Some studies suggest that specific hormonal contraceptive methods [particularly depot medroxyprogesterone acetate (DMPA)] may increase women's HIV acquisition risk. We updated a systematic review to incorporate recent epidemiological data.
We searched for articles published between 15 January 2014 and 15 January 2016 and hand-searched reference lists. We identified longitudinal studies comparing users of a specific hormonal contraceptive method against either nonusers of hormonal contraception or users of another specific hormonal contraceptive method. We added newly identified studies to those in the previous review, assessed study quality, created forest plots to display results, and conducted a meta-analysis for data on DMPA versus non-use of hormonal contraception.
We identified 10 new reports of which five were considered ‘unlikely to inform the primary question’. We focus on the other five reports, along with nine from the previous review, which were considered ‘informative but with important limitations’. The preponderance of data for oral contraceptive pills, injectable norethisterone enanthate, and levonorgestrel implants do not suggest an association with HIV acquisition, though data for implants are limited. The new, higher quality studies on DMPA (or nondisaggregated injectables), which had mixed results in terms of statistical significance, had hazard ratios between 1.2 and 1.7, consistent with our meta-analytic estimate for all higher quality studies of hazard ratio 1.4.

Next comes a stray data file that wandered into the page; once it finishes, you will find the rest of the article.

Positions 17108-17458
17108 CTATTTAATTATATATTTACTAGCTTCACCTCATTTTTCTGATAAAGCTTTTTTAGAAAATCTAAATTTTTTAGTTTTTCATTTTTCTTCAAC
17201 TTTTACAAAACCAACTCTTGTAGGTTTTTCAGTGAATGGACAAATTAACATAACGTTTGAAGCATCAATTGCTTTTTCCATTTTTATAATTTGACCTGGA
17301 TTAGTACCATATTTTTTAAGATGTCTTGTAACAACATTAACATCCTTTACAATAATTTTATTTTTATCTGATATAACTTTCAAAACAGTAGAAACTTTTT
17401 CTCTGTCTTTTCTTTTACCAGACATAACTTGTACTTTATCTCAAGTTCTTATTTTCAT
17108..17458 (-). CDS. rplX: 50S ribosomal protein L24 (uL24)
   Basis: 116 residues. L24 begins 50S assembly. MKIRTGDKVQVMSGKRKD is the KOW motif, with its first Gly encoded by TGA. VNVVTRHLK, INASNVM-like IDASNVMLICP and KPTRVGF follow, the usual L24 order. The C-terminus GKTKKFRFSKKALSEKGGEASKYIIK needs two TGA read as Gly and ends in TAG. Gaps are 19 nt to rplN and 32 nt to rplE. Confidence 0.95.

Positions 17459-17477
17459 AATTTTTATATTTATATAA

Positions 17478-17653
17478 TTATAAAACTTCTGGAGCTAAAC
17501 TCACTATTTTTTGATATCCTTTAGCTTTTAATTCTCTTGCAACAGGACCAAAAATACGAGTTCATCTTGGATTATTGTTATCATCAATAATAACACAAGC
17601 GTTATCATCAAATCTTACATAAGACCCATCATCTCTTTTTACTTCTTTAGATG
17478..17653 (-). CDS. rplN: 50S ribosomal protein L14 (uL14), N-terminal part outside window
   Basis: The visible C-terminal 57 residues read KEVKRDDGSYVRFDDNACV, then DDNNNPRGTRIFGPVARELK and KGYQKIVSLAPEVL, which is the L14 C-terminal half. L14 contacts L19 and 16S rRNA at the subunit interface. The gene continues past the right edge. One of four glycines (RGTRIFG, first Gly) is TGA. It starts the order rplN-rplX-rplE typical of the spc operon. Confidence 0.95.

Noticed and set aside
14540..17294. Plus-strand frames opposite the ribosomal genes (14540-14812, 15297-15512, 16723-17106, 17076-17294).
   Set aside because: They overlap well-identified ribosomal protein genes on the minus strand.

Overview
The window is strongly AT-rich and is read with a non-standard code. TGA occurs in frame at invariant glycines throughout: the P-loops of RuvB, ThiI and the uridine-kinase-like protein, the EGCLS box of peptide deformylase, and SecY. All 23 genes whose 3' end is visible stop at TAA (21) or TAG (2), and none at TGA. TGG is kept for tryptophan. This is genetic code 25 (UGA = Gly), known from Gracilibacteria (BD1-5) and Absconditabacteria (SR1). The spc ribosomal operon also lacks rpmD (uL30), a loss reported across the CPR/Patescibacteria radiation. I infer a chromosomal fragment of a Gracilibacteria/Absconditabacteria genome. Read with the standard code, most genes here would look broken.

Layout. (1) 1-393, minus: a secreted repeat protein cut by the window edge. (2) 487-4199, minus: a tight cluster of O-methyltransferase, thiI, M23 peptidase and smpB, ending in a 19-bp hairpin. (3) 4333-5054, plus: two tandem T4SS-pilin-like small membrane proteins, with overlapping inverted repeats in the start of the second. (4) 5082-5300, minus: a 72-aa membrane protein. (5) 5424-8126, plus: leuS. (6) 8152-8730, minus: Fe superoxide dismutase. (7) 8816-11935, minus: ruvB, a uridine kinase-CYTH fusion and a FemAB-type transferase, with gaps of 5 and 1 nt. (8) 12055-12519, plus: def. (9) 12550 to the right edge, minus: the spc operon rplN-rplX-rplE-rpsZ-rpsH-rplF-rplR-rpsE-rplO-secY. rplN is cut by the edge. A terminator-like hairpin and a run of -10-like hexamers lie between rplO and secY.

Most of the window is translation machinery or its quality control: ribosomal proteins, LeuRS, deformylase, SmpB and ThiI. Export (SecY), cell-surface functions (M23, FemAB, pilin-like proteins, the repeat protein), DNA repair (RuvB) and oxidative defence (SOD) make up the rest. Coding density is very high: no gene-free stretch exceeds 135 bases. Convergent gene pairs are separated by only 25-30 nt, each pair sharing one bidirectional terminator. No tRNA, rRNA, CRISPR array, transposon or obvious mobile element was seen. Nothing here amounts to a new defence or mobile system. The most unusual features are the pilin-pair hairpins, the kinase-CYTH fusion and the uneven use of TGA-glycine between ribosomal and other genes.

Although confounding in these observational data cannot be excluded, new information increases concerns about DMPA and HIV acquisition risk in women. If the association is causal, the magnitude of effect is likely hazard ratio 1.5 or less. Data for other hormonal contraceptive methods, including norethisterone enanthate, are largely reassuring.
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aGuttmacher Institute, New York, New York
bDepartment of Epidemiology, Johns Hopkins Bloomberg School of Public Health, Baltimore, Maryland
cDivision of Reproductive Health, Centers for Disease Control and Prevention (CDC), Atlanta, Georgia, USA
dCentre of Primary Academic Care, University of Aberdeen, United Kingdom
eDepartment of Family Medicine, Boston University School of Medicine/Boston Medical Center, Boston, Massachusetts, USA
fDepartment of Obstetrics and Gynecology, University of Zimbabwe College of Health Sciences, Harare, Zimbabwe
gDepartment of Reproductive Health and Research, World Health Organization (WHO), Geneva, Switzerland
hDepartment of Epidemiology, University of North Carolina, Chapel Hill, North Carolina, USA.
Correspondence to Chelsea B. Polis, PhD, Guttmacher Institute, 125 Maiden Lane, 7th Floor, New York, NY 10038, USA. E-mail: firstname.lastname@example.org
Received 1 June, 2016
Revised 26 July, 2016
Accepted 3 August, 2016
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